A Saint Reagan pardon.  Think this one will be spotlighted in the news?

Convictions, pardons mark life of suspect held in slaying
Robert Walker Jr., pardoned by President Reagan and Gov. Straub, now is suspected of killing his wife
Sunday, February 25, 2001         By Ryan Frank of The Oregonian staff

HILLSBORO -- Investigators digging into the life of a Washington County man accused of killing his wife,
dismembering her body and burning it are unearthing a surprising history that includes a presidential pardon,
a governor's pardon and parallels to earlier criminal troubles.

Neighbors, acquaintances and detectives said they were shocked when they learned about the past of
Robert Wendell Walker Jr., 53. The intense man with no apparent political ties had been given a pardon
by President Reagan in 1981 for an attempted bank robbery and by Oregon Gov. Bob Straub in 1977
for two shoplifting convictions.

Detectives Larry McKinney and Ed Bowman, the Washington County Sheriff's Office's lead investigators,
and District Attorney Bob Hermann said Walker's was the first presidential pardon they've seen in more
than 75 combined years in law enforcement.

Straub wrote that he pardoned Walker because he had turned around his life and was pursuing a law degree.
Although Walker never received the law degree, for three decades he never had a serious brush with the law.

That was until Nov. 3, when he was arrested at the Cooper Mountain home he shared with his wife and their
two school-age sons. He was accused of shooting his wife, Terrie Lee Walker, 45, and burning her body in a
barrel in the back yard behind the 3,254-square-foot home at 19377 S.W. Suncrest Lane.

Eugene E. Jacobus, Washington County's medical examiner, called it the most gruesome crime he had seen.

Walker, who is in Washington County Jail awaiting trial in May, told detectives he shot his wife in self-defense
Oct. 17 when she charged at him with a knife. If convicted, he faces life in prison with a minimum sentence
of 25 years before parole.

Walker's former attorney, Gregory B. Scholl, a public defender, did not return phone calls seeking comment
from Walker. Scholl no longer represents Walker after a Washington County Circuit Court judge ruled last week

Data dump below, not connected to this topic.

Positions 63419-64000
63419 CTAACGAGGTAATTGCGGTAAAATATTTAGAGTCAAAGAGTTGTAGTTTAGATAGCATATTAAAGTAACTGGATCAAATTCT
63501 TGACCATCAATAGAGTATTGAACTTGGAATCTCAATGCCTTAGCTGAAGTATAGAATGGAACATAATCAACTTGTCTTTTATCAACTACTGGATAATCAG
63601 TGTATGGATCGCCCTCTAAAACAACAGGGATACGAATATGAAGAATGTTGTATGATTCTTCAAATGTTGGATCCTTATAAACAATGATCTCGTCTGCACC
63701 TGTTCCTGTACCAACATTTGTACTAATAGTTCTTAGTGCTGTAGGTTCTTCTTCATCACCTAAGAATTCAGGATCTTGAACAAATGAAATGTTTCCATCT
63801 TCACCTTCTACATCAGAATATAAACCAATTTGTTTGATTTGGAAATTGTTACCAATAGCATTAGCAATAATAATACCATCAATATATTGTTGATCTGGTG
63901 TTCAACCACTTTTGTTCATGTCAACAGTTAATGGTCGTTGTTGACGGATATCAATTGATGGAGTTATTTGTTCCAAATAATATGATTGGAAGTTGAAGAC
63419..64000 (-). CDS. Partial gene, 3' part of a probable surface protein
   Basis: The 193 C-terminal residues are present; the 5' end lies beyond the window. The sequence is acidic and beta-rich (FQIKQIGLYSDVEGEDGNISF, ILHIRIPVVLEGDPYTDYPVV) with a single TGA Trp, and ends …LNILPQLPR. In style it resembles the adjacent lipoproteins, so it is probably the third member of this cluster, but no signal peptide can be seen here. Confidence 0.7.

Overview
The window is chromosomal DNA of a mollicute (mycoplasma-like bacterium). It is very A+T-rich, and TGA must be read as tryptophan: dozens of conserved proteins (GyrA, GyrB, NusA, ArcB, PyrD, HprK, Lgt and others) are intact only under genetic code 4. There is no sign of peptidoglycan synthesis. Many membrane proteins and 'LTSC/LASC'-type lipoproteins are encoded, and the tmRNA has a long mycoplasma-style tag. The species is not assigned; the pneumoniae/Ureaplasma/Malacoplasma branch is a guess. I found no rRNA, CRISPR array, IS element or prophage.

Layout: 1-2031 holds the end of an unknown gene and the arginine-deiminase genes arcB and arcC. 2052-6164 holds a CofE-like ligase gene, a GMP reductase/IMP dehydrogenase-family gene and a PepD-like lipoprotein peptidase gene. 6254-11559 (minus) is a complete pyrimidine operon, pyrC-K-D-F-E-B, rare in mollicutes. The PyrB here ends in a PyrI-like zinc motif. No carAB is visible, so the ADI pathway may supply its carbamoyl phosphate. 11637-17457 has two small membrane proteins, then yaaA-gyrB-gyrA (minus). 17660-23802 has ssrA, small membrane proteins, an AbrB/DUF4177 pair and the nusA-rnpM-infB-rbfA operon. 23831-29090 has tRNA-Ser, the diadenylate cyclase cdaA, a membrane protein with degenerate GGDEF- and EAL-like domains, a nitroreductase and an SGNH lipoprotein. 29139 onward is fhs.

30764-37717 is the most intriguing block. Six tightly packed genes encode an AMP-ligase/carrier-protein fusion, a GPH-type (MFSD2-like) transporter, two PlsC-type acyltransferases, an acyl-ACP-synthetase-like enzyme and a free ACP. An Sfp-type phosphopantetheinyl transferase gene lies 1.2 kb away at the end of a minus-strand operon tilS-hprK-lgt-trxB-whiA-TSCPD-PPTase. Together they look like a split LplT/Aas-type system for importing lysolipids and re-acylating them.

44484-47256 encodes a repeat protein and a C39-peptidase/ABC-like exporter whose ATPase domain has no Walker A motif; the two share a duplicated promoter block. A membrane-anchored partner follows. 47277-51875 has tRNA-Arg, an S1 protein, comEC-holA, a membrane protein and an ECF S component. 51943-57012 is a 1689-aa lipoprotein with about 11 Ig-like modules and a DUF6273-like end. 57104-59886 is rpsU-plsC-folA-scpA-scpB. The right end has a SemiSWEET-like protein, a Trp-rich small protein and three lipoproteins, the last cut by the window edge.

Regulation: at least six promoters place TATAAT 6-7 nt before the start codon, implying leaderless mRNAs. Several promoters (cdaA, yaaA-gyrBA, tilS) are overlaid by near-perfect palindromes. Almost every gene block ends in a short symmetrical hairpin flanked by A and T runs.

that Walker has enough money to pay for a private lawyer.

Pardon reports and current police records show similarities in Walker's life from the months before a string
of arrests 30 years ago and before his wife's death last fall: stress, job loss and estrangement from his family.

Asking for forgiveness
Nationally, pardons and reduced sentences are in the spotlight after President Clinton granted 176 of them
on his final day in office, including a controversial clemency for Marc Rich, a fugitive financier.

To be considered for a pardon, an official forgiveness of crimes, petitioners typically apply to the U.S. Department
of Justice. A recommendation concerning the pardon is made by a pardon attorney who reviews requests and
oversees a background investigation.

It is unknown why Reagan granted Walker's pardon. Roger C. Adams, a pardon attorney who works for
the U.S. attorney general, cited privacy issues when he refused to release Walker's application.

Walker surrendered to the FBI in 1970 for attempted bank robbery and received five years' probation
but no jail time. Details about the attempted robbery were not available. In his letter to Straub, Walker wrote that
at the time of the crimes he was a 21-year-old Portland State University student whose first wife, RoseAnn Marie
Reasoner, had just left home with the couple's infant son, Eric.

Walker also had been fired from his job loading tractor-trailer rigs, and a bank was threatening to foreclose
on a loan for his Portland home, Walker wrote.  Similarly, Walker last summer had been laid off from his
investigators job of 18 years with the Portland law firm. And his wife, after years of disputes, had decided
to move out just hours before she died, Walker told detectives.

No benefit from pardon

In 1974, Walker's probation was terminated just months before it was to expire and his conviction expunged under
the federal Youth Corrections Act, which he was eligible for because it was his first felony conviction, Minor said.

Under the act, which has been repealed, Walker's civil rights -- such as the right to vote and own a gun
-- were immediately restored.


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